We've been looking at the Ten Commandments this summer. The Ten Commandments are well known and have continuing relevance for us today. The Apostle Paul sometimes said some pretty harsh things about the law, but he emphasized that the law still has a role for us who believe we're saved by what Christ has done for us. At the end of Romans 3 Paul said, "Do we, then, nullify the law by this faith? Not at all! Rather, we uphold the law" (Romans 3:31). Paul says that we can't be saved by our obedience to the law. We can only be saved through faith in Christ, who has kept the law perfectly and died for those who haven't. But then Paul says that we still uphold the norms of the law. We do this through the power of the Holy Spirit.

We keep these commandments for a number of reasons, but perhaps the biggest reason is gratitude for what God has accomplished for us. When the people of Israel understood that God delivered them out of bondage in Egypt, obedience to his commands is the only response that makes sense. When we understand what God has done for us in Jesus Christ, it only makes sense that we obey him out of gratitude and amazement for what he has done for us. These commands, which look oppressive at first, are actually a charter of freedom. They tell us how to life free now that Christ has set us free.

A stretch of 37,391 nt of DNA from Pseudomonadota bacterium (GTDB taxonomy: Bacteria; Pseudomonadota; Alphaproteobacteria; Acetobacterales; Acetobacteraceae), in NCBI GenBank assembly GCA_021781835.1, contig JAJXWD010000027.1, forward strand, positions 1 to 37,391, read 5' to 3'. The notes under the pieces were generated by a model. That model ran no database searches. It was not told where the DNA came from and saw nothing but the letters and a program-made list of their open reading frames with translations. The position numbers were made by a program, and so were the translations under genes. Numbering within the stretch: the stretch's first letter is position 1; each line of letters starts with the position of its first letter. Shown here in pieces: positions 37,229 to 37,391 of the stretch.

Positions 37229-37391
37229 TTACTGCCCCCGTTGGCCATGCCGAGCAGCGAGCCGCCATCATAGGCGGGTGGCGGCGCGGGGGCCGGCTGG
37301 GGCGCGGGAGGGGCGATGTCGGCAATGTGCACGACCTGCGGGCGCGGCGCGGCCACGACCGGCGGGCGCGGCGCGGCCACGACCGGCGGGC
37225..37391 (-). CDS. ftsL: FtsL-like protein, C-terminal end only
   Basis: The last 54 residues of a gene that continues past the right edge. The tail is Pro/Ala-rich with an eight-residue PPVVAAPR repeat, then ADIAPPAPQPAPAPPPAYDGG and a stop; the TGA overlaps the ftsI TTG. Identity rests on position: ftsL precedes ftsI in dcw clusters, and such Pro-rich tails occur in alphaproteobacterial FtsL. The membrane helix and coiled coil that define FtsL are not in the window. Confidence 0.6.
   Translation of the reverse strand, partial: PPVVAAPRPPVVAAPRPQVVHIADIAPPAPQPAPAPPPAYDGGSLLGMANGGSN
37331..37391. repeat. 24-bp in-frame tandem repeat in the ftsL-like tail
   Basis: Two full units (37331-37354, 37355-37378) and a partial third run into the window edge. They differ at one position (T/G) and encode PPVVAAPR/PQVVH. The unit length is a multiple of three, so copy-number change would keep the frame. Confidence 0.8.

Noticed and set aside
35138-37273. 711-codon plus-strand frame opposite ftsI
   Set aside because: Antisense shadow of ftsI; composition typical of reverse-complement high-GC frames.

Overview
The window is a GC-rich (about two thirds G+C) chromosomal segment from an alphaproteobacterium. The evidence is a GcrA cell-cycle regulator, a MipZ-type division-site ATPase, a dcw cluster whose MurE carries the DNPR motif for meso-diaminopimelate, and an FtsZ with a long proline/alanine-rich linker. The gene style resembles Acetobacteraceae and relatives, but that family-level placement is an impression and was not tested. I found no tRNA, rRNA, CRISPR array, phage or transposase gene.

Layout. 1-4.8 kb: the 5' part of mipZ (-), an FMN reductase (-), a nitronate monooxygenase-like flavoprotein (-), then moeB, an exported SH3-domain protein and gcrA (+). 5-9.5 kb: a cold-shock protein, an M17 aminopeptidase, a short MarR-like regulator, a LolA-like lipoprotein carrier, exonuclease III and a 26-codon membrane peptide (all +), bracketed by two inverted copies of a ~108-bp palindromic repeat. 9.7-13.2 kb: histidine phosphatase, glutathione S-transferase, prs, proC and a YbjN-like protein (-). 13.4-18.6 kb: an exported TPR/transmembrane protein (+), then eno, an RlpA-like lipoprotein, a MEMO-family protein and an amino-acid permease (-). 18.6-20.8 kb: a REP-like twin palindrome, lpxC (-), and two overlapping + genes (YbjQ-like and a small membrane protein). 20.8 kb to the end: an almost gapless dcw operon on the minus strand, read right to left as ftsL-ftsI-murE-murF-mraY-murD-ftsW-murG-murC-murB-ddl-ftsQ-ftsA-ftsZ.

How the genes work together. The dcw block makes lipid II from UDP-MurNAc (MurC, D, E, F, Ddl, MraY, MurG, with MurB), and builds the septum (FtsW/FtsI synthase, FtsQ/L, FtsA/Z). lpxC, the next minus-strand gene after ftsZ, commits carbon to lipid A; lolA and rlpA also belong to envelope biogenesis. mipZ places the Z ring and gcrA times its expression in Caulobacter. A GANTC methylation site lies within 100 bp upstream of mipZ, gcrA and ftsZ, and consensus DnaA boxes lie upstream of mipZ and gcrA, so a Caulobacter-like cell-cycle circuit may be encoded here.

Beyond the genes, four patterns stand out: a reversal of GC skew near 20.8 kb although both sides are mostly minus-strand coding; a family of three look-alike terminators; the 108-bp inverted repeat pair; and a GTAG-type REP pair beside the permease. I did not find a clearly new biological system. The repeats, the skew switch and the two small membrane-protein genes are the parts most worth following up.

Today we are coming to the eight commandment, which simply says, "You shall not steal." Or, in the original, simply, "No stealing." You can see that there is a natural progression in these commands. We are to properly honor God and the authorities that God has put into place. Then God instructs us to protect life and marriages. And then we come to our possessions. The simple command is that nobody wrongfully takes from his or her neighbor's possessions. No stealing.

Today I want to look at this command from three perspectives. First, the obvious. Secondly, what's not so obvious at first glance. Finally, getting to the heart of this command.

So first, let's look at the obvious implications of the command, "No stealing."

It's pretty simple, isn't it? No stealing. Many of us can remember a time when we were kids and really, really wanted something. We saw it. Nobody was looking. And when we had a chance, we quickly snatched the item and took it home with us.

Some are overcome with guilt when this happens and quickly confess and make things right, but others of us continue to steal when nobody is looking. If this is you, then Scripture is clear. Stop it. As Paul said to the Ephesians, "Those who have been stealing must steal no longer, but must work, doing something useful with their own hands, that they may have something to share with those in need" (Ephesians 4:28).